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Are Gnomes Real?

By Andy Watkins


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You’ve most likely come across a gnome while reading a storybook, shopping for Christmas decorations, or as a statue on a lawn somewhere. And you might have wondered: Do gnomes exist in real life? 

Gnomes are fictional creatures that have been a part of European folklore for centuries. Some versions of the gnome also exist in folk tales from other cultures around the world. German ceramic makers popularized the garden gnome statue in the mid-1800s. 

Read on to learn more about why some people think gnomes are real, where the myth of these creatures came from, and what a gnome might be like if you just so happened to meet one. 

Has Anybody Ever Seen a Real Gnome?

Many people will agree that gnomes only exist in the realm of make-believe, but some communities consider them to be very real. 

In Iceland, for example, gnomes are a highly respected part of local culture. 

Reports of gnome sightings are common among Icelanders. Many believe that the creatures safeguard the environment and sometimes protect people from harm. 

The “duendes” are a Hispanic equivalent of the gnome. While the name might be different, the “duendes” fit the description of a gnome pretty well: Miniature men with long beards and pointed hats. 

Where Did the Gnome Originally Come From?

The legend of the gnome originates from Northern European oral tradition, where it was popular in early Scandinavian, Dutch, and Germanic fables. In writing, the earliest known mention of gnomes came in 1566 from a Swiss alchemist named Paracelsus. 

He described them as earth-dwelling creatures who are protectors of the soil and precious minerals. 

Today, gnomes have become a standard part of fairy tales and fantasy films. If your favorite video game happens to be based on medieval times, you might have run into a few gnomes there, too. 

Would a Real Gnome Be Friendly?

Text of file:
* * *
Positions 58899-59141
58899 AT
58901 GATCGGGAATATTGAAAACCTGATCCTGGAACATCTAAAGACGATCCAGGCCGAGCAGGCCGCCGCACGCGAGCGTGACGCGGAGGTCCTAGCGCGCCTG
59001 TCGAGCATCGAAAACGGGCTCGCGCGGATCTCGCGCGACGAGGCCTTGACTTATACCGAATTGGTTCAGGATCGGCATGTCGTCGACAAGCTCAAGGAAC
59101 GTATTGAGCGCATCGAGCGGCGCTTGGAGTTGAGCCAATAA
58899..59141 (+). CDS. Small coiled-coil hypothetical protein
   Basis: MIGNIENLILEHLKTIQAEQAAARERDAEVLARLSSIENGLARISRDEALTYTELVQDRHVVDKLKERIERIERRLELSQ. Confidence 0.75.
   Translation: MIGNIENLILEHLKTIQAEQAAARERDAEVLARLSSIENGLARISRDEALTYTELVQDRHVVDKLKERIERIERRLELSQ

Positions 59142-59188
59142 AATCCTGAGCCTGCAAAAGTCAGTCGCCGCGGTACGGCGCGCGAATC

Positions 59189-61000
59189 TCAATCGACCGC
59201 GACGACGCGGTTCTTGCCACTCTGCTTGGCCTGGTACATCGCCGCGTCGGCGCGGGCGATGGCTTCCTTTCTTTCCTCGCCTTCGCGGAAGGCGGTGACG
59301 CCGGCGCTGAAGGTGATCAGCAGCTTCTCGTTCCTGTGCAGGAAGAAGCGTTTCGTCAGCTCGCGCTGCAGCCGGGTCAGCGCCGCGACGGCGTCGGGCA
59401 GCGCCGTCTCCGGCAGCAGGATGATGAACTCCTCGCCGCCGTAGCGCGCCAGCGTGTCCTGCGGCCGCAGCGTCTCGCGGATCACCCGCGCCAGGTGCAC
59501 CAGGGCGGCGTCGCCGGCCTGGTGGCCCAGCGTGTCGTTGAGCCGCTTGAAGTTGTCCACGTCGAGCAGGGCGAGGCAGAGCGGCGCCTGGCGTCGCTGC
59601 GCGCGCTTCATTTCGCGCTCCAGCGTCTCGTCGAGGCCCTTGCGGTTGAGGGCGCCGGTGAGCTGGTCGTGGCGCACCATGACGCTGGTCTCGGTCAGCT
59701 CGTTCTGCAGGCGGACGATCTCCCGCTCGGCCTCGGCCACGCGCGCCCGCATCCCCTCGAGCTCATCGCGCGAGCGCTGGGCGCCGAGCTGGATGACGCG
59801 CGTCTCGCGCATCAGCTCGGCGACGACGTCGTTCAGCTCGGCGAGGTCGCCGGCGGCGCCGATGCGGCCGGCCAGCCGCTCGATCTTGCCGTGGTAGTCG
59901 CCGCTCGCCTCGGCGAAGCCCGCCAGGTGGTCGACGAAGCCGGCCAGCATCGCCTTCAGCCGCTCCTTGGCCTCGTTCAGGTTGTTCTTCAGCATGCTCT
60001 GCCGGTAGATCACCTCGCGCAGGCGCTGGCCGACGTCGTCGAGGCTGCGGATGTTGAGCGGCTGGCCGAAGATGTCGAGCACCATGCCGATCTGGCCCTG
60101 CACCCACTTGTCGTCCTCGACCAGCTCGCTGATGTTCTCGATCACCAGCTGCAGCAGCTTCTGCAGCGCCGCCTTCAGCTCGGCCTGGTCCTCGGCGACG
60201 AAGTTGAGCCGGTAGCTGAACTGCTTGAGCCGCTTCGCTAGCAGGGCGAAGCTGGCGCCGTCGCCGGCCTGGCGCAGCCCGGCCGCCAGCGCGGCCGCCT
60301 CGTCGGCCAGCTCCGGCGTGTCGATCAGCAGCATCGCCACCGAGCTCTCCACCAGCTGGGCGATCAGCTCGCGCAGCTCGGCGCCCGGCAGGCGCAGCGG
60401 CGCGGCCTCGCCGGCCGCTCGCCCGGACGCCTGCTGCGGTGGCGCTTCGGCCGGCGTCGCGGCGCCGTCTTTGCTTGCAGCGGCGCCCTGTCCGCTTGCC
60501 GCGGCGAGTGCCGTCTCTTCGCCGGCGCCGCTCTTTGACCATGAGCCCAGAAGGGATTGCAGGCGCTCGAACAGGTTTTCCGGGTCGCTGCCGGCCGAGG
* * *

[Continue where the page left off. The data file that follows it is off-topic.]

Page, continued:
In traditional European stories, gnomes aren’t necessarily friendly. However, they’re also not typically considered dangerous. Mischievous maybe, according to some myths, but not harmful or malicious. 

As creatures of the underground, they are secretive and generally like to keep to themselves. They are said to be lovers of nature. Scandinavian legends suggest that they would sometimes advise farmers and watch over their animals. 

Dutch descriptions portray them as hardworking creatures. Gnomes are a crucial aspect of the Norwegian Christmas season: Their tireless spirit makes them the perfect helpers for Santa Clause. 

As much as Icelanders report sightings of them, they maintain that gnomes can be shy, preferring to stay well out of plain sight. 

An encounter with a “duende” could go either way: Some are forest-dwellers that help lost passers-by find their way home, while others are not so friendly and like to play pranks on little children. 


Gnomes exist only in myth, but they still hold an important place in some cultures around the world. Being guardians of the soil, they often symbolize love and respect for the environment. Given their shy and mythical nature, the chances of you bumping into a real gnome aren’t very high.

About Andy Watkins

I have always been interested in mythology. From a very early age in Britain, I was known to sit at the breakfast table reading encyclopedias about many of the major world mythologies. Learn more about MythNerd's Editorial Process.

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